Less than fifty years after the last racially segregated school in Ontario closed its doors, another one will open – but this time by choice. The Toronto District School Board approved the creation of an Africentric high school, to open once they find space or a school willing to share quarters. It won’t be easy. The project was put on hold last year when parents were furious at the notion.
I’m not sure if this is necessarily a set-back for Black rights but it certainly makes you question why the need to re-introduce segregation after spending so long fighting to end it. Proponents of this idea claim that it helps students feel more self-confident, have a sense of belonging and have even boosted academic grades.
But at what cost? At the steep price of telling these students that it’s easier and better to create your own separate school than learn to integrate with the rest of the population. Maybe that will be too difficult so soon we will be hearing demands for Africentric universities and even workplaces.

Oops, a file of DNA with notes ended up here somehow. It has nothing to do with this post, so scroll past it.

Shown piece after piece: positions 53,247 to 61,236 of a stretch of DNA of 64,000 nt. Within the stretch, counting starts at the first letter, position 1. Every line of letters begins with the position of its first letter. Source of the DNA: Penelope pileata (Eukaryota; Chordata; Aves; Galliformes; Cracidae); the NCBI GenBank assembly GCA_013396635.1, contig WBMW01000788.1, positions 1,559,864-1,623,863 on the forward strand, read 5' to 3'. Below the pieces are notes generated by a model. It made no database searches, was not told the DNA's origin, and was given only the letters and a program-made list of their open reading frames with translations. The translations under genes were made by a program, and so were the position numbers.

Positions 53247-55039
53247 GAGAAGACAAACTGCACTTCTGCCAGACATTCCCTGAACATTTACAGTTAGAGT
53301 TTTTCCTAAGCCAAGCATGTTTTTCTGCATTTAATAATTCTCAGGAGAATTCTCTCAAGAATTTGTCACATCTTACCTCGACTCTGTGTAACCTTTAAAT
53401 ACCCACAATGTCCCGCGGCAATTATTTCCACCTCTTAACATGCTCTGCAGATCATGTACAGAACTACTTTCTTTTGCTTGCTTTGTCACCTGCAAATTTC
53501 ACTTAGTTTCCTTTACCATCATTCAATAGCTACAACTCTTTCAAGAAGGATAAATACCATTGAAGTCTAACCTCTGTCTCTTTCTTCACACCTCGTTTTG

I’m not trying to minimize the benefits of these schools but I feel strongly that we should not be reverting back to old ways. How will students learn about different cultures, religions and races when the only people in their schools are all the same culture, religion or race? How do you learn to get along with diverse types of people if you grew up segregated?
Instead of segregation, we should be encouraging schools to promote inclusion when there is a mix of races, religions and cultures in the school. If students can’t attend a non-segregated school without feeling lost and out-of-place, then schools have a bigger responsibility to make students feel a sense of belonging. If Black families want their kids to receive a certain type of education about some aspects of their history and culture, then let’s incorporate those subjects into the classroom.
As Canadians, we often pride ourselves due to our multiculturalism. Let’s not revert back to archaic ways and instead promote inclusiveness, not segregation.